When State Senate Bill 1383’s organic waste and food diversion regulations took effect at the beginning of this year, municipalities up and down the state found themselves needing to develop new capacity for composting. As well as new oversight for diverting unused edible food to recovery services for redistribution to food insecure Californians.
While many Sonoma County municipalities, like Cloverdale, already have residential and commercial compost programs in place, the new regulations require stricter compliance.
Celia Furber from Recology Sonoma Marin, the waste collection company that serves most of Sonoma County, including Cloverdale, said the city is already well positioned to meet commercial composting requirements.
"In 2017 compliance was only 22%. And, by the end of 2021, we were able to grow that compliance number to 89 per percent." Furber said.
That’s in addition to increasing diversion of waste bound for landfills.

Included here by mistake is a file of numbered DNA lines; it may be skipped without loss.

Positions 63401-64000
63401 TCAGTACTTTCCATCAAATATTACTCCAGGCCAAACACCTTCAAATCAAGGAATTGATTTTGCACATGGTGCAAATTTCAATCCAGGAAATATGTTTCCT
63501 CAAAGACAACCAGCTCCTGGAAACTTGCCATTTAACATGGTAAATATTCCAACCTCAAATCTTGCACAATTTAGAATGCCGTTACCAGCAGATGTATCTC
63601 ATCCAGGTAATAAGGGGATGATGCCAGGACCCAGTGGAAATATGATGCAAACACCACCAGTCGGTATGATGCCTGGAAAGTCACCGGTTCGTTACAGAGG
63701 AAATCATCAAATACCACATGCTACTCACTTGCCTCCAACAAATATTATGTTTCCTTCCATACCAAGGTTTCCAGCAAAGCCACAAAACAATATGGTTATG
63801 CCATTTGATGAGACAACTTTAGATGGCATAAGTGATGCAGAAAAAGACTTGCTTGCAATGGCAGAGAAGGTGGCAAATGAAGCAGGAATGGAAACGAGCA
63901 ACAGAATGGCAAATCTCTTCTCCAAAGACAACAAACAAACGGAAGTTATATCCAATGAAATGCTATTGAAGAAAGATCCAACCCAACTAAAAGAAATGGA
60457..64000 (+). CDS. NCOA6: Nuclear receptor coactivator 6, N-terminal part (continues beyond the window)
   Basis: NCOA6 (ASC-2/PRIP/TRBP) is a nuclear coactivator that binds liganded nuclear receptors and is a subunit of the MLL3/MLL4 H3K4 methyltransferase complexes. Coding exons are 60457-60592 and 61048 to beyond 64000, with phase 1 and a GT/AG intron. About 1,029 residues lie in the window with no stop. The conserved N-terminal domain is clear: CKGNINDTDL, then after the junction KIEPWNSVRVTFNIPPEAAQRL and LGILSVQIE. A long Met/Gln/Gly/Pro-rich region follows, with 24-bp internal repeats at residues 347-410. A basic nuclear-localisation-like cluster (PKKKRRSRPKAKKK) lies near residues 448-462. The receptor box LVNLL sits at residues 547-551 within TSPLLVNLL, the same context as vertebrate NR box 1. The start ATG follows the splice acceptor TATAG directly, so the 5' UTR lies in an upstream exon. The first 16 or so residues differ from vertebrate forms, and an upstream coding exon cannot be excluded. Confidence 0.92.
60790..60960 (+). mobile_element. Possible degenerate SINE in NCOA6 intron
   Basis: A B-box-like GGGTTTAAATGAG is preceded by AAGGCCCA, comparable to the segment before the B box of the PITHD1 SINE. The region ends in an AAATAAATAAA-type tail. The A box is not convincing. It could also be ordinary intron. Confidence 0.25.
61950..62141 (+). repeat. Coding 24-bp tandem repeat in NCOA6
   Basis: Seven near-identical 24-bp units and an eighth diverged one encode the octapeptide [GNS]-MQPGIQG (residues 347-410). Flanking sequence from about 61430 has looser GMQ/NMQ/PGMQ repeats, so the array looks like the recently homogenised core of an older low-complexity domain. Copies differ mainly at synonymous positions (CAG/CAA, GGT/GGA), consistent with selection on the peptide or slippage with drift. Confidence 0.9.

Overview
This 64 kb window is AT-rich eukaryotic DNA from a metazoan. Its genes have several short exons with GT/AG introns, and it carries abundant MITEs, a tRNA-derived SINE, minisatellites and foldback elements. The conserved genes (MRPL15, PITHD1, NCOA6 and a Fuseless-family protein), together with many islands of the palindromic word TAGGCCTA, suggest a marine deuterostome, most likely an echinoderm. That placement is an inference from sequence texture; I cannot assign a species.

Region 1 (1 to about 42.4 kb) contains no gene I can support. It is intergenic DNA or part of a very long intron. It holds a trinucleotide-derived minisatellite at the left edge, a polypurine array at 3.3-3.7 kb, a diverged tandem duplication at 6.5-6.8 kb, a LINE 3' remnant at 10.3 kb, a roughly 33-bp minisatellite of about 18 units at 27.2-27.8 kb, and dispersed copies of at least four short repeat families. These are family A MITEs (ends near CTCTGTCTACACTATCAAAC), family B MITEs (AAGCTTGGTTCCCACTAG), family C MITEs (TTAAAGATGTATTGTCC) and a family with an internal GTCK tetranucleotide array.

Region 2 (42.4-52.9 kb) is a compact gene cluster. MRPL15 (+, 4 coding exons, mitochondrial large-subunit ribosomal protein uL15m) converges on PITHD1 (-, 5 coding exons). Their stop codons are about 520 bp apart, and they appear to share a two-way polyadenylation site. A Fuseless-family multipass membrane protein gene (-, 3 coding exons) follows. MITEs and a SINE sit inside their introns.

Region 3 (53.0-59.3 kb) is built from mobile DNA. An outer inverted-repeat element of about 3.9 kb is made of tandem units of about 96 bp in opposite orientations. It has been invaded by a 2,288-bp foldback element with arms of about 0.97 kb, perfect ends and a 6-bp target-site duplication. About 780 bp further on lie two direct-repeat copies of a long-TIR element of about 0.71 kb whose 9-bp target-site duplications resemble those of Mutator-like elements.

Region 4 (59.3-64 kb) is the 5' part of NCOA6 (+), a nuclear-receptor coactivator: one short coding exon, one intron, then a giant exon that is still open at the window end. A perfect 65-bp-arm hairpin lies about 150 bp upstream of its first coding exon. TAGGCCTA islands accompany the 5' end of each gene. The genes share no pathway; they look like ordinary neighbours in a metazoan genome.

"We've actually had great progress in Cloverdale in 2018. The landfill diversion rate for the city was 39%. And in 2021, it grew to 45% in 2017." Furber said.
Despite Cloverdale's efforts, local businesses, and Recology; residents still face a rate increase for waste collection. That's thanks in part to increased costs from SB1383 compliance and from regular operations. As Furber explained, the rate increase, which is needed for Recology’s Cloverdale operations to remain viable, could follow two different paths.
"Option one is a stepped rate increase plan over the course of four years. If you stagger it over time, it's, it's not such a big increase all at once versus option two. It's a one time extraordinary rate increase of 51%. That's the rate increase needed at the point where we are actually covering our expenses." Furber said.
While the Cloverdale City Council ultimately voted to conduct a review of Recology’s services, instead of signing a new contract, compliance with new state regulations will still have to be met.